Tuesday, April 30, 2013

DEIVATHIN KURAL # 164 (Vol # 6) Dated 30 Apr 2013


DEIVATHIN KURAL # 164 (Vol # 6) Dated 30 Apr 2013

(These e-mails are translations of talks given by PeriyavaaL of Kanchi Kaamakoti Peetam, over a period of some 60 years while he was the pontiff in the earlier part of the last century. These have been published by Vanadi Padippagam, Chennai, in seven volumes of a thousand pages each as Deivathin Kural. Today we are going ahead from the page No 1127 of Volume 6 of the Tamil original. The readers may note that herein ‘man/he’ includes ‘woman/she’ too mostly. These e-mails are all available at   http://Advaitham.blogspot.com updated constantly)

838.                Normally great poets are not too liberal with the use of words.  Being rather selective with the minimum number of words, they will leave the meanings to be more suggestive than apparent.  They will use synonyms rather sparingly except when wishing to emphasize the gravity in some rare cases.  Here, 'Lahari', 'Parévãham', 'Srotas' and 'SaraNi'; are four words of almost similar meanings about the flow.  May be the poet got literally carried away as he was describing the flow of the indescribable beauty of AmbãL!  There is a point in my saying 'words of almost similar meanings', which means that they are not exactly synonyms, but with just shades of differences.  Though the general public may look at it as synonyms, the discerning experts will appreciate the subtle and minute shades of differences.  So, literary maestros will aim for such shades of differences while selecting words, known as 'vãk-kumbanam' in Sanskrit literature!

839.                Here, between these four words there are some slight variations in meaning.  Lahari means the upward thrust from within as it happen in eddies but not the sucking motion as in a whirl pool.  Parévãham on the other hand is the slow spread in all directions as it happens when we drop ink on a blotting paper.  Srotas is the quiet gurgling flow of water along the channels.  SaraNi as I said before is the running of water in a straight line between embankments.  Evidently this cannot happen in a natural rivulet but a man-made canal or channel.  The beauty of AmbãL ebbs up as a Lahari, spreads as a Parévãham, touching the top-centre of the fore-head it becomes a Srotas and runs like a canal along the Seamantha SaraNi!  But when the Kesha Bhãram becomes its embankments, the flow refuses to be contained within those perimeters.  AmbãL's beauty has to be illimitable.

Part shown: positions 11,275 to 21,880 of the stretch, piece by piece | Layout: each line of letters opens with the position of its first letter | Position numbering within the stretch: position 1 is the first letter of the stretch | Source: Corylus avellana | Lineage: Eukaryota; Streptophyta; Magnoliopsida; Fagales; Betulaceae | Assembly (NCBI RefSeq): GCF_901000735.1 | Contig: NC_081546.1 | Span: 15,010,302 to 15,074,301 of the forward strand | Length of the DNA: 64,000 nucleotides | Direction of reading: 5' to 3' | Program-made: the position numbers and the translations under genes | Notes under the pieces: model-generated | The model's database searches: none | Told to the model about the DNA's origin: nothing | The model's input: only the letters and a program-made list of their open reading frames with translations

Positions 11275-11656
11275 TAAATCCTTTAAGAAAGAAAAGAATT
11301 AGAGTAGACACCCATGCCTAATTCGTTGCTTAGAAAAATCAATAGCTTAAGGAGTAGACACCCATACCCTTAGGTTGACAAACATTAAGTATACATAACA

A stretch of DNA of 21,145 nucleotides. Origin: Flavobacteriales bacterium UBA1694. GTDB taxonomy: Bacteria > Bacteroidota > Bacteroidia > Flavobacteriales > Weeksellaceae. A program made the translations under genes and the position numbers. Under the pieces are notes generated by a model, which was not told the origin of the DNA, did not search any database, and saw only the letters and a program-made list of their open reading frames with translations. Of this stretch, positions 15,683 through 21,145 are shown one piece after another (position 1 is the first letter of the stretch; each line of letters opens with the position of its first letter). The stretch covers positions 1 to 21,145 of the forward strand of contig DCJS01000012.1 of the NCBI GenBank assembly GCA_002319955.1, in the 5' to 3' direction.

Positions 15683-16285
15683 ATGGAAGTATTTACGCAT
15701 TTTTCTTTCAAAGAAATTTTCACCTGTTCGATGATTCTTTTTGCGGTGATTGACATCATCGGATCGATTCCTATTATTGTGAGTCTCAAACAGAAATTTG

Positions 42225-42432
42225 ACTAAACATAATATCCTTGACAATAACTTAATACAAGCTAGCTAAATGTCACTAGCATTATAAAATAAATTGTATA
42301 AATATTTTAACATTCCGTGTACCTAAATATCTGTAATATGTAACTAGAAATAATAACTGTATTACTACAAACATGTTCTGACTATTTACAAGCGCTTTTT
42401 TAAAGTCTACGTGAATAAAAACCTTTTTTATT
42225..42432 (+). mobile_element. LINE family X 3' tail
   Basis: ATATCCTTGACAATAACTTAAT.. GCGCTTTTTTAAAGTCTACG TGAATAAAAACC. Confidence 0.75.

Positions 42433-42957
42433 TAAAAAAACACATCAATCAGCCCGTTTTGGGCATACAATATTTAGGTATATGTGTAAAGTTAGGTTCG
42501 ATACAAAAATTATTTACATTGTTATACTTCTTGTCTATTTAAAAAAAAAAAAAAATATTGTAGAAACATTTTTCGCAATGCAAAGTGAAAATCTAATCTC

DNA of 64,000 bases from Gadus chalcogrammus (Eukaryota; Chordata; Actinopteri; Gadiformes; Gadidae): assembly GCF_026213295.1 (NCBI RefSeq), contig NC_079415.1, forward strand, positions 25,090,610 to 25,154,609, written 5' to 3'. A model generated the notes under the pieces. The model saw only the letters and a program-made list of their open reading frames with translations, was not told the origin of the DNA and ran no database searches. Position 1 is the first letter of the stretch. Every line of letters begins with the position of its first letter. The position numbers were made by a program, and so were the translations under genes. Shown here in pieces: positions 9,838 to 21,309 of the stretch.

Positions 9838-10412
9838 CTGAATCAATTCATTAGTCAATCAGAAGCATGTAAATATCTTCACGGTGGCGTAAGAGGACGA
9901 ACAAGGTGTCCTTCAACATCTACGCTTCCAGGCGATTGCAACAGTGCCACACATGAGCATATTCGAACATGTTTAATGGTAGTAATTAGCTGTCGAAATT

840.                Lalitha Sahasranãma says – 'vaktra lakshmi parévãha chalan meenãbha lochana' – 'वक्त्र लक्ष्मी परीवाह चलन मीनाभ लोचना' – meaning that 'if the face is the expanding torrent of beauty, the two eyes are the fishes moving around that pond'. Within the circular face it is somewhat under control then it flows up through that channel made by the dark hair on either side in a straight line along the Seamantha SaraNi.  If the face gets the importance for the whole body as –'vadana soundarya lahari', this Vakidu gets added importance as the channel of such flow of beauty, kindness and compassion!  When Sri Krishna was born, he had to be taken to the safety of Brindavan across the flooded Yamuna River, for which a path was created by tearing a way through the flood, comparable to Moses taking the downtrodden slaves to the promised-land through separation of a violent water channel!  Similarly there was a channel created here setting the 'Kesha Bhãram' on either side!